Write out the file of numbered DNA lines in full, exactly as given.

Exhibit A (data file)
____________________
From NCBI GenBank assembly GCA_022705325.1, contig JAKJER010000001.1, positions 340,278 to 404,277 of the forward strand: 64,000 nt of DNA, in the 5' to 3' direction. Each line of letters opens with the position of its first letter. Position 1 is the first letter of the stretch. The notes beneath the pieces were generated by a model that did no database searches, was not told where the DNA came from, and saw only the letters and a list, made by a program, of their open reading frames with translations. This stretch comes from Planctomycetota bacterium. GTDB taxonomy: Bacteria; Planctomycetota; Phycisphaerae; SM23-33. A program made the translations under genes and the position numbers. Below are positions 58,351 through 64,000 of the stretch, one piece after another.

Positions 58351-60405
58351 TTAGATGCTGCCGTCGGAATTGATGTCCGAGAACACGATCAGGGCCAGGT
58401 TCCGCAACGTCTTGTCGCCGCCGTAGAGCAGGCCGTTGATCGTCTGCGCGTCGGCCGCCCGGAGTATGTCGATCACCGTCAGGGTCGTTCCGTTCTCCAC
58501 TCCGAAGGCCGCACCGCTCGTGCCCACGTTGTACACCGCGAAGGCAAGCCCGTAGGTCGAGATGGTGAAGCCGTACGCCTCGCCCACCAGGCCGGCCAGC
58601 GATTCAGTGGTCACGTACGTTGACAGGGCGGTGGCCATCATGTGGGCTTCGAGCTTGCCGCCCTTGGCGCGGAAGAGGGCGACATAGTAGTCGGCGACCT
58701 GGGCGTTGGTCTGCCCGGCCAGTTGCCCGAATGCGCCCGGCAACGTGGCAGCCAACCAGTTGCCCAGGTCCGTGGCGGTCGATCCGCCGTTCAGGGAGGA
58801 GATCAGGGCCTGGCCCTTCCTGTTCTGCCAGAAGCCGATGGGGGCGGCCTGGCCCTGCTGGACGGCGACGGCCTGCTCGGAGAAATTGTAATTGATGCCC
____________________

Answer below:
From NCBI GenBank assembly GCA_022705325.1, contig JAKJER010000001.1, positions 340,278 to 404,277 of the forward strand: 64,000 nt of DNA, in the 5' to 3' direction. Each line of letters opens with the position of its first letter. Position 1 is the first letter of the stretch. The notes beneath the pieces were generated by a model that did no database searches, was not told where the DNA came from, and saw only the letters and a list, made by a program, of their open reading frames with translations. This stretch comes from Planctomycetota bacterium. GTDB taxonomy: Bacteria; Planctomycetota; Phycisphaerae; SM23-33. A program made the translations under genes and the position numbers. Below are positions 58,351 through 64,000 of the stretch, one piece after another.

Positions 58351-60405
58351 TTAGATGCTGCCGTCGGAATTGATGTCCGAGAACACGATCAGGGCCAGGT
58401 TCCGCAACGTCTTGTCGCCGCCGTAGAGCAGGCCGTTGATCGTCTGCGCGTCGGCCGCCCGGAGTATGTCGATCACCGTCAGGGTCGTTCCGTTCTCCAC
58501 TCCGAAGGCCGCACCGCTCGTGCCCACGTTGTACACCGCGAAGGCAAGCCCGTAGGTCGAGATGGTGAAGCCGTACGCCTCGCCCACCAGGCCGGCCAGC
58601 GATTCAGTGGTCACGTACGTTGACAGGGCGGTGGCCATCATGTGGGCTTCGAGCTTGCCGCCCTTGGCGCGGAAGAGGGCGACATAGTAGTCGGCGACCT
58701 GGGCGTTGGTCTGCCCGGCCAGTTGCCCGAATGCGCCCGGCAACGTGGCAGCCAACCAGTTGCCCAGGTCCGTGGCGGTCGATCCGCCGTTCAGGGAGGA
58801 GATCAGGGCCTGGCCCTTCCTGTTCTGCCAGAAGCCGATGGGGGCGGCCTGGCCCTGCTGGACGGCGACGGCCTGCTCGGAGAAATTGTAATTGATGCCC